- TRRT March 4-10 | Online Edition
- Commentary: Walker’s budget calls for schools to stop reporting sexual assaults
- Wallace hopes for redevelopment expansion
- Teravainen makes instant impact on return to ‘Hawks
- Oregon mayor reacts to Exelon talk of closing nuclear plant
- GiGi’s benefit for Down syndrome, March 21
- What’s the future hold for Rose?
- ‘Hogs keep pace in tight Midwest
- Qatar continues to confound
- Meet John Doe: Keep public notices in print
Tube Talk: Analyzing the 2009 Emmy nominees
As much as TV fans like to complain about how Emmy voters never seem to get anything right, there were several reasons to be happy with the nominees this year. In some cases, it has a lot to do with the addition of a sixth nominee in the major categories.
Without that extra name, would Mad Men’s Elisabeth Moss (Peggy) be in the running with the exact same field of actresses from last year? A group that included three of the same actresses of the previous year? Probably not. Nor would Aaron Paul—so good as the junkie/dealer Jesse on Breaking Bad that you’d hardly recognize him as Scott from Big Love—likely be among the Outstanding Supporting Actor nominees in the Drama category. Pushing Daisies’ Kristin Chenoweth (Olive) also squeaked in as a nominee for Supporting Actress in a Comedy.
Another fun surprise was learning that Jack McBrayer earned two Emmy nominations, the first as a comedic supporting actor for his role as Kenneth, the page on 30 Rock, and another producer of one of 30 Rock’s online components, 30 Rock’s Kenneth the Web Page. That was in the somewhat obscure category: Outstanding Special Class-Short Format Live-Action Entertainment Programs. That puts McBrayer in the running against Syfy.com’s Battlestar Galactica: The Face of the Enemy; Bruce Springsteen’s Super Bowl Halftime Show; ComedyCentral.com’s The Daily Show: The Daily Show Correspondents on Jon Stewart; and my personal favorite, Joss Whedon’s Dr. Horrible’s Sing-Along Blog.
Dr. Horrible star Neil Patrick Harris will be hosting the Emmys this year, and is also nominated as Outstanding Supporting Actor in a Comedy for his work on How I Met Your Mother—which itself was nominated for Outstanding Comedy Series.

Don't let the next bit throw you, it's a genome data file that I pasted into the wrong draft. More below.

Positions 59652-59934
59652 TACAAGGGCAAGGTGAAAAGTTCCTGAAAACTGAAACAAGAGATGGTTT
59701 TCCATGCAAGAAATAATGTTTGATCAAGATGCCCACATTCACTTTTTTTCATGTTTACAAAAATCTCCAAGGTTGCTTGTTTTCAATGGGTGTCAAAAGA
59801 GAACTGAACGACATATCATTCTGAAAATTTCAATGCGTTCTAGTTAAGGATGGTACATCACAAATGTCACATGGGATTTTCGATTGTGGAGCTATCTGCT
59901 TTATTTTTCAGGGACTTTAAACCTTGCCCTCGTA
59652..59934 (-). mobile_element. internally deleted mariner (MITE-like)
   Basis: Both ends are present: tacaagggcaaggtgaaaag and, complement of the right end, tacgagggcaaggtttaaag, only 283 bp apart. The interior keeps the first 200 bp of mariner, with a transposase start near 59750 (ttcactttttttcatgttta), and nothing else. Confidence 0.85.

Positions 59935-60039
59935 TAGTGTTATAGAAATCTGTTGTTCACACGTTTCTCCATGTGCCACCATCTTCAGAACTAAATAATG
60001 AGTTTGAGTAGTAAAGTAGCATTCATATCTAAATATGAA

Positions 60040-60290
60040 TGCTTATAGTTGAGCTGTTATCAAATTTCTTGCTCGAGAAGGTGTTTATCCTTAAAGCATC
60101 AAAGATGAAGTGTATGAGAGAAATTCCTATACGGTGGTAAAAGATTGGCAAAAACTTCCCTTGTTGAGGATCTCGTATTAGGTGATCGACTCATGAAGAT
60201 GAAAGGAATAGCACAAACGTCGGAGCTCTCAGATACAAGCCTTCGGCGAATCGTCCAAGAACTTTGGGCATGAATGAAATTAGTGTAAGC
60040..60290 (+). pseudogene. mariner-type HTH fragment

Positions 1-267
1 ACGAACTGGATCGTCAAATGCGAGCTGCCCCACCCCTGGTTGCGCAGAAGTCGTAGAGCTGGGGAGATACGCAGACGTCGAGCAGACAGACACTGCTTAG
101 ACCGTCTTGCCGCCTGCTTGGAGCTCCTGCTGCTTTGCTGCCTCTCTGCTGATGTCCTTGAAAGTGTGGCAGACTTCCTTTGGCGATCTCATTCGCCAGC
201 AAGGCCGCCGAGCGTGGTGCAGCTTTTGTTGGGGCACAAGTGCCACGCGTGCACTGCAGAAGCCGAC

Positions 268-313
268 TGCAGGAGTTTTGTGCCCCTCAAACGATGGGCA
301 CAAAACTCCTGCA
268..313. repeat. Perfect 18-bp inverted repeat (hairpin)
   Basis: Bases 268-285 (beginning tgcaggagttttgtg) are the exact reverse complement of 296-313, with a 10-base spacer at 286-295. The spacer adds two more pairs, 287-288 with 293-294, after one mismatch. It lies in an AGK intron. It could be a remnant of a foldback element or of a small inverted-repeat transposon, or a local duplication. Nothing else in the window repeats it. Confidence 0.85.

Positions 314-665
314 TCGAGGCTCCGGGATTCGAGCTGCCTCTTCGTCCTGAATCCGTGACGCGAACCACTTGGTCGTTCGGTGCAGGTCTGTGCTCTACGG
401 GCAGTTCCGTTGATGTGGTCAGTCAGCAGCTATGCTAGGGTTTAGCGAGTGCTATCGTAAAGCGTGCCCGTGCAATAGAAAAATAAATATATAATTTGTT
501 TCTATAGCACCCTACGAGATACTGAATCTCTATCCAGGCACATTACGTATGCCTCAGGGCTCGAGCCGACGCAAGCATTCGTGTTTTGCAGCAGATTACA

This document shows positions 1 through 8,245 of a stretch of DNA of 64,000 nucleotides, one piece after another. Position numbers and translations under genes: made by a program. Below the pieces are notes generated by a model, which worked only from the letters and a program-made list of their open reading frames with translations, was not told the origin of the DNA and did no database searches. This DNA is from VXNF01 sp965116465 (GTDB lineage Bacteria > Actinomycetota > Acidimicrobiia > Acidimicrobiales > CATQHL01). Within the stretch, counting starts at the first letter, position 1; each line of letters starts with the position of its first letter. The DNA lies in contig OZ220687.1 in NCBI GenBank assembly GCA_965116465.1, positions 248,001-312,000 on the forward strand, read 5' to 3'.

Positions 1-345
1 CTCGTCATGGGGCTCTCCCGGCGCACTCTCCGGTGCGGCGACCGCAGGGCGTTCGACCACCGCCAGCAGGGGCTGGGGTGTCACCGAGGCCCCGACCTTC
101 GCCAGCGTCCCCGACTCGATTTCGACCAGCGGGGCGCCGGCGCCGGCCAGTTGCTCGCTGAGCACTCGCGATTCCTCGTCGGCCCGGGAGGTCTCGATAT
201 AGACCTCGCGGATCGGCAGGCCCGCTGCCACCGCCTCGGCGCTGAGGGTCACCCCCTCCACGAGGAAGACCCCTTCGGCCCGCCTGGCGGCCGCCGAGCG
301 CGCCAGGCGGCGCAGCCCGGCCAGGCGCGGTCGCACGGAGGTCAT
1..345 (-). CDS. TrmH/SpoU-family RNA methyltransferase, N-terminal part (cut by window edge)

My FedEx guy will be thrilled to know his favorite show, Family Guy, will be competing against HIMYM for that trophy. Family Guy’s nomination may also be attributable to a sixth slot in that category.
Jon Hamm is a double nominee this year, for his role as Don Draper on Mad Men as well as for his guest stint on 30 Rock. Likewise, Grey’s Anatomy’s Chandra Wilson (Dr. Bailey) is nominated for that performance and as Lead Actress in a Miniseries or Movie for Hallmark’s Accidental Friendship.
Tina Fey is a multiple nominee again this year—once again as Lead Actress in a Comedy for playing 30 Rock’s Liz Lemon, as well as a Guest Actress in a Comedy for her notable parody of Sarah Palin. (Incidentally, SNL nabbed 13 nominations, the most any variety program has received in one season—not bad for a show that’s been around three-and-a-half decades.) Fey is also the executive producer of 30 Rock, which is also nominated as an Outstanding Comedy Series.
And, 24 fans, have no fear. Kiefer Sutherland may not have been nominated as Lead Actor in a Drama Series, but he was nominated for playing Jack Bauer in 24: Redemption, last fall’s TV movie that set things up for the series’ long-awaited return.
For a list of nominees, check out The Academy of Television Arts & Sciences consumer-oriented Web site: www.emmys.com.
Paula Hendrickson is a regular contributor to Emmy magazine and Variety, and has been published in numerous national publications. Send in your suggestions to firstname.lastname@example.org.
from the July 22-28, 2009, issue